A curse to kill them all...
On a quest to unearth more about her long dead father, eighteen-year old Sarah Perkins ends up in quiet Adams, Virginia chasing a lead. She didn't know her presence there would trigger the Adams' Witch curse.
Things are in motion that can't be stopped. For centuries, the immortal Mother Shipton has claimed one innocent life after another. Now, Sarah finds herself on a race against time and magic to unravel the mysteries of the past before time runs out.
Can Sarah escape the curse before it takes her life? Or will the Adams' witch claim another victim?
Bound In Blood is a fantastic YA Urban Fantasy filled with magic and mystery. If you like the work of Alyson Noel, Kami Garcia or P.C. Cast then you won't want to miss this! Join E. M Moore in her newest series The Adams' Witch!
The Adams' Witch, Tome 1 : Bound in Blood
Nine-hundred miles of I-95 taught me that Virginia was as much like Florida as flip-flops were like heels. Not necessarily better in any way, just different. Gone were the palm trees and sandy beaches I’d spent my entire life around. In their place? Pine trees. A lot of them.
Outside the SUV, headlights touched on the dark, foggy back-road the GPS told me to turn down a few miles back. Houses were few and far between. Actual signs of life? Even more sparse. Woods, fields, and scurry animals seemed to be a hit in Virginia, though.
It would’ve been nice to meet my great aunt Rose for the first time in a familiar place. Then again, it also would’ve been nice to know she existed further back than three days ago. I had my mother to thank for that.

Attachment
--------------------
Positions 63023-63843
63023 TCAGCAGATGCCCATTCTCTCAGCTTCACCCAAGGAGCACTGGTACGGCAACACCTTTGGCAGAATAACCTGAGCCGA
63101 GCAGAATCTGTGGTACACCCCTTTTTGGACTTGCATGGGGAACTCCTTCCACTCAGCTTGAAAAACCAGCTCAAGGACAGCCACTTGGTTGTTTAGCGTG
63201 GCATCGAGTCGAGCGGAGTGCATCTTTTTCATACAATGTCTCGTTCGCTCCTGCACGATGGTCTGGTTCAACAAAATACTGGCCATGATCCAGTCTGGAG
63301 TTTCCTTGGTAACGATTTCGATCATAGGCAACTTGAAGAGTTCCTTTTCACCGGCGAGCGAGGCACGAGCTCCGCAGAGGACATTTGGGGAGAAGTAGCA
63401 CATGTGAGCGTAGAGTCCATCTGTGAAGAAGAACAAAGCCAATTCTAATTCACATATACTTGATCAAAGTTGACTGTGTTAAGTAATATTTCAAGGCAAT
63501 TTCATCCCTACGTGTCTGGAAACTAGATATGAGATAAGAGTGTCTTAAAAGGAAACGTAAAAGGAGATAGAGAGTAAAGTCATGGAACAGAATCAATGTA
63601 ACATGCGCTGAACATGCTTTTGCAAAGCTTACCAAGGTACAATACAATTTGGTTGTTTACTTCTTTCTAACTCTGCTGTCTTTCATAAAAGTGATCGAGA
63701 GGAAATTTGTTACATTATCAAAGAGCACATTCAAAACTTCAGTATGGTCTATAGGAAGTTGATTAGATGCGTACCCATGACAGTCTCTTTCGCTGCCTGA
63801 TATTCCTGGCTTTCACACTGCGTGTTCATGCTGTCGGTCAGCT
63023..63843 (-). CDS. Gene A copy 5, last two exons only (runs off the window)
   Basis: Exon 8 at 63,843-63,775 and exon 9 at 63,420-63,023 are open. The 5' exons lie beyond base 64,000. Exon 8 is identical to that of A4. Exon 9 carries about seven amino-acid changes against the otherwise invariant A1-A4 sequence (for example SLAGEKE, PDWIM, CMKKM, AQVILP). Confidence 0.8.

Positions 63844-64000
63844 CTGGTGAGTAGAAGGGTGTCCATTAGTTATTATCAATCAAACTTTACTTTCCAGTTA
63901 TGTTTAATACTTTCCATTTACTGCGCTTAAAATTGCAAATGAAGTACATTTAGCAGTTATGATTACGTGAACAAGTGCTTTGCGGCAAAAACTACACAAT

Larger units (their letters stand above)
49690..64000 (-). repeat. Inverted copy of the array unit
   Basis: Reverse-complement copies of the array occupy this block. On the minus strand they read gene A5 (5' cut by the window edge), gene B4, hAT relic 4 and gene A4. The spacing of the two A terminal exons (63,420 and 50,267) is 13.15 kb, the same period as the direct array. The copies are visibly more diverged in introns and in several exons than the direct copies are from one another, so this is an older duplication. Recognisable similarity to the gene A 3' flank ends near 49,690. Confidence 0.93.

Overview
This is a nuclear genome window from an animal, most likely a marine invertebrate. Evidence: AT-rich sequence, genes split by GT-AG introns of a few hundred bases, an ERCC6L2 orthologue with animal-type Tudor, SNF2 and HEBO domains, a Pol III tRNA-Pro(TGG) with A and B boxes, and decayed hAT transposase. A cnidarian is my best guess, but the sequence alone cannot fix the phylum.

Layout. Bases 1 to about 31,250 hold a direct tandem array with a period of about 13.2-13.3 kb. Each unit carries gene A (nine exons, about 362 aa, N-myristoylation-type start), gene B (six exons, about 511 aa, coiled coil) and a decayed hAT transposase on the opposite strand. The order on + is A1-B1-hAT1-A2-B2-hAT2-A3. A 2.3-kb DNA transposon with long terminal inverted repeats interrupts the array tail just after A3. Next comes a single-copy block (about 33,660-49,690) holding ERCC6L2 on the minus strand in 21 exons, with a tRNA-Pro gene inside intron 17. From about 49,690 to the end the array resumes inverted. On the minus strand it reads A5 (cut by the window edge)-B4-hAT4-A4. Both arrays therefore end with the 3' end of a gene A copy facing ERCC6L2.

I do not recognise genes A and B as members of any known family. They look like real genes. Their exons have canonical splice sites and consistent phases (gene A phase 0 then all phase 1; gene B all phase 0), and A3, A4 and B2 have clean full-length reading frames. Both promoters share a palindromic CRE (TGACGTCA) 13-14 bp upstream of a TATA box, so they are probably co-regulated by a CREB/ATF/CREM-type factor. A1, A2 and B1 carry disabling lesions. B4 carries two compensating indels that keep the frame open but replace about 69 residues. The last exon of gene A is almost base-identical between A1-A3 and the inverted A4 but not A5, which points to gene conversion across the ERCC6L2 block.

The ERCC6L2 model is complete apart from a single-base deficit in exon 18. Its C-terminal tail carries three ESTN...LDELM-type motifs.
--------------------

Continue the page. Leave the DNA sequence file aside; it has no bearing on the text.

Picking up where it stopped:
I tried to hold a picture in my mind of what would happen when I finally met her. Imagine the different scenarios that could play out. I’d had two days of driving to prepare for this after all and yet, I still had no idea what I was going to say.
As of right now, the best I had was, “Hi. I’m your niece, Sarah.” It wasn’t much, but it would have to do.
Now that I was so close, I could let myself believe that this was actually going to happen. My hands shook. Insane thought after insane thought swirled around inside as if I sailed the deep, dark waters of the Atlantic in a rowboat minus the motion sickness pills.
Finally, the GPS’s tinny, indifferent voice announced, “You have reached your destination.” I managed to turn into the short, circular driveway, grip stumbling along the wheel.
The house rose up like a statue in front of me. Big, foreign, a secluded shadow in a clump of old maples. The roofs peaked at different heights and different angles, and the windows, some oval, some rectangular, were adorned with intricate woodwork. The house may have been beautiful a hundred, maybe even fifty years ago, but even in the dark, I could see cracked white paint and broken molding.
One of the first floor windows held the only sign of life. Streams of different colors played out on the paned glass, deep blues and subdued reds. While I watched, a bright white flashed erratically before dimming to black. I crouched over the wheel to get a better look. An old TV set, the kind framed in wood, sat along the far wall of the room.
“Well, we’re here,” I said. We. If I wasn’t so tired and nervous, I might’ve laughed.
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